OT- Solid edge learning curve vs SW etc..

Have a customer that has Solid edge & SolidWorks. Older data was created in Solidedge. Having never used it, I need to do some minor design work
in solid edge. I have 7 years experience in SW in addition to tons in other surface/solid modelers. SDRC, PRo-E, CV etc... How long is it going to take to come up to speed (just doing basic modeling, drafting) in SolidEdge? I have an existing SolidEdge assembly that need minor revisions (holes, part redesign etc)
Or am I going to be better off just exporting Iges files, and creating changes & drawings in SW?
ca
Add pictures here
<% if( /^image/.test(type) ){ %>
<% } %>
<%-name%>
Add image file
Upload
If you go the export route use STEP instead of IGES if at all possible you might regret using IGES there tends to be alot more loss of data through IGES with solids.
Corey

Add pictures here
<% if( /^image/.test(type) ){ %>
<% } %>
<%-name%>
Add image file
Upload
You're better off working natively if you can. SE and SW are close enough in basic function that you should be able to do basic modeling in SE immediately after maybe working through a tutorial.
Translation is an ugly business, and although SW is getting better at handling imported data, there is nothing like working native.
matt

Add pictures here
<% if( /^image/.test(type) ){ %>
<% } %>
<%-name%>
Add image file
Upload
And then you'd have to translate it back as well and then check & fix it, right?
--
Cliff

Add pictures here
<% if( /^image/.test(type) ){ %>
<% } %>
<%-name%>
Add image file
Upload
Strangely enough I am in a good position to advise you on this since I am a CSWP and have been attempting to learn and then teach SE to others. I have been learing SE since September and still have a hard time getting used to it.
You are going to be very frustrated. The following differences will quickly become apparent:
1. Getting fully constrained profiles can be extremely frustrating because SE has built in intelligence that will either do things you don't expect or make it impossible to do things you want to do. Many times you have to change settings in Intellisketch in order to pick the correct entities for a given constraint.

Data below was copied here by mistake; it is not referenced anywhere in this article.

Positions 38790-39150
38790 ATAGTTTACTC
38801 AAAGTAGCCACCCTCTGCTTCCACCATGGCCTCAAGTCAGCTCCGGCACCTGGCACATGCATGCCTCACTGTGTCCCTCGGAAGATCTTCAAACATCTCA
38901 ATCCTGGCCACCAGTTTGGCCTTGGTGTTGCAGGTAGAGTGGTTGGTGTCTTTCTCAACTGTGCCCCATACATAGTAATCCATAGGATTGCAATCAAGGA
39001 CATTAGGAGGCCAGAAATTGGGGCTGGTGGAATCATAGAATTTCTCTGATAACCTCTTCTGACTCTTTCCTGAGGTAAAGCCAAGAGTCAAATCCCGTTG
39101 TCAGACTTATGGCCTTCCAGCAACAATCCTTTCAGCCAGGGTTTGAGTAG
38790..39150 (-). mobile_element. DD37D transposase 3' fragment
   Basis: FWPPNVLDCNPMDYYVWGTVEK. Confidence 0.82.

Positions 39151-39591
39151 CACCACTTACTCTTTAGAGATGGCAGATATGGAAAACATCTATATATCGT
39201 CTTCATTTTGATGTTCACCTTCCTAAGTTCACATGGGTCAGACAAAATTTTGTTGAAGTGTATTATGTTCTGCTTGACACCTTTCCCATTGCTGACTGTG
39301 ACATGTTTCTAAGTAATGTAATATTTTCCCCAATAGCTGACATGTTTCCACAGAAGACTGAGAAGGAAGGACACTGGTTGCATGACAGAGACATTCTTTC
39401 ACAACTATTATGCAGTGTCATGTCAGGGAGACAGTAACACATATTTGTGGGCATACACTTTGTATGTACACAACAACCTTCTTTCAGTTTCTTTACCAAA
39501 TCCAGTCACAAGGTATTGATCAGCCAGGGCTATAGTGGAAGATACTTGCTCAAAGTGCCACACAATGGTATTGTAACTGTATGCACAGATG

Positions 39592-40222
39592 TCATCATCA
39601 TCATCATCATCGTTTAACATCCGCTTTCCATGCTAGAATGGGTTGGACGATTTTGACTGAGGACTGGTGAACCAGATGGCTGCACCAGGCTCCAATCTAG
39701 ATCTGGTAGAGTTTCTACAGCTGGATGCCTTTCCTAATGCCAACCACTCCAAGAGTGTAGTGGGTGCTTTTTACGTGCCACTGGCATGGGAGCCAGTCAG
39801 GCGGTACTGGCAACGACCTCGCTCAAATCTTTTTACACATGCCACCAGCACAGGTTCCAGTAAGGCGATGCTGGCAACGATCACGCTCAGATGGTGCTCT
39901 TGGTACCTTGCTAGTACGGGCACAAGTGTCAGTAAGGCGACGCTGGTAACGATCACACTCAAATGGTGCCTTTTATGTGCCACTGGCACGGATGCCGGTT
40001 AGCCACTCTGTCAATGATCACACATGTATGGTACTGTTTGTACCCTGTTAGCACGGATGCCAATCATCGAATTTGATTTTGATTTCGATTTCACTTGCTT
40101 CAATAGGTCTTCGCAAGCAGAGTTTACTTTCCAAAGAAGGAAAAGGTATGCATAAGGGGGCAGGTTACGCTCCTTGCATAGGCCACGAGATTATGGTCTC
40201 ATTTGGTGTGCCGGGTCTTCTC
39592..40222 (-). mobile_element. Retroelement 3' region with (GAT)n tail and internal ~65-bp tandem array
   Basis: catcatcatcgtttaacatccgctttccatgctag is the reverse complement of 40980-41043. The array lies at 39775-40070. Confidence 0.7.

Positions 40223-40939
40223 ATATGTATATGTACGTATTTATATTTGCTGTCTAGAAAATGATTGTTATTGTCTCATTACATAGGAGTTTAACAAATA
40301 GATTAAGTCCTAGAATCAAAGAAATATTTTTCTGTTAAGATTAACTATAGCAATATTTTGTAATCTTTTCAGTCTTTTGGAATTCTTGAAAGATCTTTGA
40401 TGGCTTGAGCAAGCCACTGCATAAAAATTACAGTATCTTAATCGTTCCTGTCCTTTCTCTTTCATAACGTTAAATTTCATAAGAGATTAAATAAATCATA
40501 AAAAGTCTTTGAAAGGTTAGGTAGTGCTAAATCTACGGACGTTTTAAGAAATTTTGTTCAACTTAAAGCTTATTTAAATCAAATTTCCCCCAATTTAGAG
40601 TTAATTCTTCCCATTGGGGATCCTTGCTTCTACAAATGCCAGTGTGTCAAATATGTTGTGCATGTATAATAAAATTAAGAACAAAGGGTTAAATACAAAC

2. Troubleshooting contstraints in sketches can be very difficult because the only information you have on constraints are symbols that are placed on the sketch elements, many times one on top of the other. A lot of the constraint troubleshooting tools in SW are just plain missing.
3. SE will force you to work one way, its way. In addition this is done via the SmartStep feature implemented through a Ribbon bar. A Ribbon Bar is somewhat a cross between a toolbar and the Property Manager. As you create a feature certain commands in the Ribbon Bar will become active or inactive. If you miss a step or an option and go on to the next step you will find that it is difficult or impossible to go back and set the missed option.
4. Menus are not an alternative to the Ribbon Bar and Edge Bar commands for creating features.
5. Some things that you do in a single command are broken into two commands in SE. For instance to create a section view you must first create a cutting plane and then use another command to create. The same two step system is used for creating a symmetry plane for automatic symmetric constraints.
6. Because menus do not play an important role in duplicating commands for features or sketch entities you must rely on a series of icons, many of which are not obvious in their meaning or are hidden in flyouts. To definitively know what an icon does you must look at an ennuciator on the screen that gives the function. This ennuciator is activated by placing the cursor over the icon. In addition many icons won't appear unless SE thinks you need them.
7. The help is very sketchy and it is difficult to find information or even enough information to create certain features. And of course SE uses a lot of terms differently than SW making it harder to find what you want.
8. Doing the tutorials is probably the best way to learn how to use it. If you can get a hold of the training manuals they will also be a big help if you can get through them. Since SE is so dependent on the order in which you do things and the tutorials demonstrate (but don't necessarily explain it) you will get up to speed quicker.
9. I have found that Feature Works does a fair job of converting SE parts to SW feature based parts. You milage will vary here.
10. Setting defaults for a part or drawing and getting them to stay that way can be difficult because the menus for doing this are several and varied in location.
11. Assemblies will be another experience for you because mates are done purely through an iconic interface and results can be very much order sensitive.
12. Picking what is mated to will be new experience for you because many times you have to pick the object and then the face, two steps where SW has one.
13. Transfer geometry with Parasolid, not IGES please.
14. If you get SE make sure it is a stable service pack. You think SW has problems.......
In summary, I have been trying to learn SE for four months. I can build most things that I can do in SW but I find the user interface to be clunky, quirky and unforgiving. It is SE way or the highway.
Add pictures here
<% if( /^image/.test(type) ){ %>
<% } %>
<%-name%>
Add image file
Upload
"P." wrote: